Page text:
M/cloudy
65°
M/cloudy
Hi 89° | Lo 64°

Letter: Expand Medicaid now

The Legislature came close to reaching an agreement on expanding Medicaid in November. While AARP applauds the efforts made to reach an agreement and the recognition that we need to do something, it is not enough to merely say something needs to be done.

For every day without a solution, New Hampshire loses nearly $1 million in federal funding that could provide affordable health care to low-income Granite Staters and reduce the need for expensive emergency room care.

Expanding Medicaid will help nearly 14,000 Granite Staters aged 45 to 64 who have lost their jobs or are in jobs without health benefits. Seventy percent are the poorest of the poor with yearly incomes under $12,000. Without expanded Medicaid, they will not be eligible for premium tax credits through the health insurance exchange, nor will they be able to afford insurance.

A study by AARP Public Policy Institute highlights the challenges faced by uninsured midlife adults and how access to expanded Medicaid could help:

∎ Chronic conditions increases in midlife, especially for individuals with low incomes;

∎ Mid-life uninsured adults with chronic illnesses are more likely to have worse clinical outcomes than the insured;

∎ Medicaid coverage could help them better manage chronic conditions, reduce costly emergency room visits and provide preventive care so when they become eligible for Medicare, they are not sicker and costlier.

∎ Access to Medicaid can also have an impact on the health of the midlife uninsured which can reduce the need for costly Medicaid-financed long-term care services.

AARP asks that the parties involved reach a New Hampshire solution that takes advantage of available funding to provide affordable health care to low-income Granite Staters. Expanding Medicaid will provide access to preventive care that can save lives. The time to expand Medicaid is now!

DICK CHEVREFILS

Concord

(The writer is volunteer state president of AARP New Hampshire.)

Losing $1M in federal funds now and setting up the state later to pay that from its own coffers and perhaps more than that. The AARP, I had always thought was a worthwhile organization and I think for awhile it was. However, when Obama cut $716B from Medicare to fund his $1.9T Obamacare initiative, it gave the AARP a windfall of $1B in insurance profits and preserved another $1.8B in profits that the AARP already makes from its business interests. I find it hypocritical that the AARP, a for profit organization is asking citizens to once again "pony up" and spend more on health care. It seems like that $1B windfall for supporting Obama and Obamacare would go a long way to helping those who are in need. I wonder how AARP will profit from this? Beyond those obvious points, federal money is not "free" it costs us on the deficit, national debt and it was our money to begin with; the government takes it and "redistributes" it, may that be a warning for the inefficiencies of government and the lobbyists who are interested in pure profits over people.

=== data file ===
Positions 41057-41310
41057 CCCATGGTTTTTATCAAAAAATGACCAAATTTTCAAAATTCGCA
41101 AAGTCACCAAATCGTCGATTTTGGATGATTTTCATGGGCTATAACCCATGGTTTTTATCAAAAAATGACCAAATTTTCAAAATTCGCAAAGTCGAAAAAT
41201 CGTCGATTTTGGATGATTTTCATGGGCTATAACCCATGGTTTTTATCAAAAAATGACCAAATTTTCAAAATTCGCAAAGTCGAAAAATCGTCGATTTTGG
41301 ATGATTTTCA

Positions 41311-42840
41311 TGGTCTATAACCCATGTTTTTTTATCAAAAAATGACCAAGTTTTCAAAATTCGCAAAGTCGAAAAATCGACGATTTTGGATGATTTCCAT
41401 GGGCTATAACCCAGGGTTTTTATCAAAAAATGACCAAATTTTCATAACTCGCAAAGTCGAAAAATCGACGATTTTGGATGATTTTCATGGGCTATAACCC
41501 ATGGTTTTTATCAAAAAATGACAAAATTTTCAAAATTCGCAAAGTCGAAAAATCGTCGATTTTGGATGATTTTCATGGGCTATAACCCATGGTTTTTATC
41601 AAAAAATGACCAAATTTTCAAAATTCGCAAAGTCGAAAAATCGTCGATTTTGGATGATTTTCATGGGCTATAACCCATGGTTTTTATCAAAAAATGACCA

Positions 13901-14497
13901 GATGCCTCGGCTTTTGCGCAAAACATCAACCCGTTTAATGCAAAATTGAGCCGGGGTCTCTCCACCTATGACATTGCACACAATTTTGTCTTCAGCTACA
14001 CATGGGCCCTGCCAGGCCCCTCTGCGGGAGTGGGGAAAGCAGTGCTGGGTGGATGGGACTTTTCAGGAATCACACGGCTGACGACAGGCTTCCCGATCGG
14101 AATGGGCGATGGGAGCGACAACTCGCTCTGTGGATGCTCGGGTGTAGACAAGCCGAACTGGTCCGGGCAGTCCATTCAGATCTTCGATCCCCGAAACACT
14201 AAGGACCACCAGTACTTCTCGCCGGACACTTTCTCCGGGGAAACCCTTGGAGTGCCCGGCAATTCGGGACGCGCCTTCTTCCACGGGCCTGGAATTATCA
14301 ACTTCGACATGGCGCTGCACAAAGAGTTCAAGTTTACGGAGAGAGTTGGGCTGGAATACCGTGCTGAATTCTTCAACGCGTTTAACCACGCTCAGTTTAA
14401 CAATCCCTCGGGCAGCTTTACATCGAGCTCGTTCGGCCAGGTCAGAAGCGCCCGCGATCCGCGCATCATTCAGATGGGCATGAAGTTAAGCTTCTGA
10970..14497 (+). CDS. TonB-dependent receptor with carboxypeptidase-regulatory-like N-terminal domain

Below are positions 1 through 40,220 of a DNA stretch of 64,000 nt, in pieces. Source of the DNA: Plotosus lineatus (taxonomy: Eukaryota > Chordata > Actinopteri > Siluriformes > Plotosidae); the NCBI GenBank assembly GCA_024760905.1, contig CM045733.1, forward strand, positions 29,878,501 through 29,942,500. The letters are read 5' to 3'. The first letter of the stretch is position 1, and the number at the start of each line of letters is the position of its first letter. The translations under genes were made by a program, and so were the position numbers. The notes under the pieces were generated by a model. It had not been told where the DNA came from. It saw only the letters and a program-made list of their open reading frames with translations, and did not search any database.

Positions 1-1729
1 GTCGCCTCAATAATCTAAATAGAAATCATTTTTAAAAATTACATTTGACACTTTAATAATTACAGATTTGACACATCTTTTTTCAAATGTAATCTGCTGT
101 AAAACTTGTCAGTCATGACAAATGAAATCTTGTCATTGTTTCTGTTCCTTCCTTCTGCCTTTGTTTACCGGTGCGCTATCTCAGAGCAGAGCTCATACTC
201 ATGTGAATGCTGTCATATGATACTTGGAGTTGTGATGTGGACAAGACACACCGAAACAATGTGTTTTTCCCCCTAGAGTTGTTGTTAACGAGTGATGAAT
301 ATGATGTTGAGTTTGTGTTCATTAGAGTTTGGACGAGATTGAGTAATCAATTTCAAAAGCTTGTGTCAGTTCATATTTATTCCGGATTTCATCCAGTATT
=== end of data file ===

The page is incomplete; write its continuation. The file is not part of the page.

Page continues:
The ACA does not cut medicare funding--you're repeating an untruth that should have been put to rest before the last election--it was well-covered then when Romney made the same claim. Cost savings are derived from reducing payments to insurers and health care providers-- while including incentives to become more efficient. But there are NO reductions in patient benefits. Paul Ryans' plan included the same kind of cost savings. http://krugman.blogs.nytimes.com/2012/08/22/understanding-medicare-cuts/?_r=0

Bruce has introduced Krugman as a source. Readers are entitled to know more about Bruce's source. QUOTE: "Paul Krugman: Prepare For Alien Invasion — And Spend Our Way To Economic Recovery!" I ask the readers - do any of you think that more spending is a solution to the NObama Recession?

A Harvard University study published Thursday concludes that Medicaid enrollment significantly boosts emergency room visits...... This is in direct contradiction to the Obama administration’s claims that his healthcare reform law would put a dent in costly visits to the ER as a way to cut spending. . This FACT introduced to increase the validity of the hijacked debate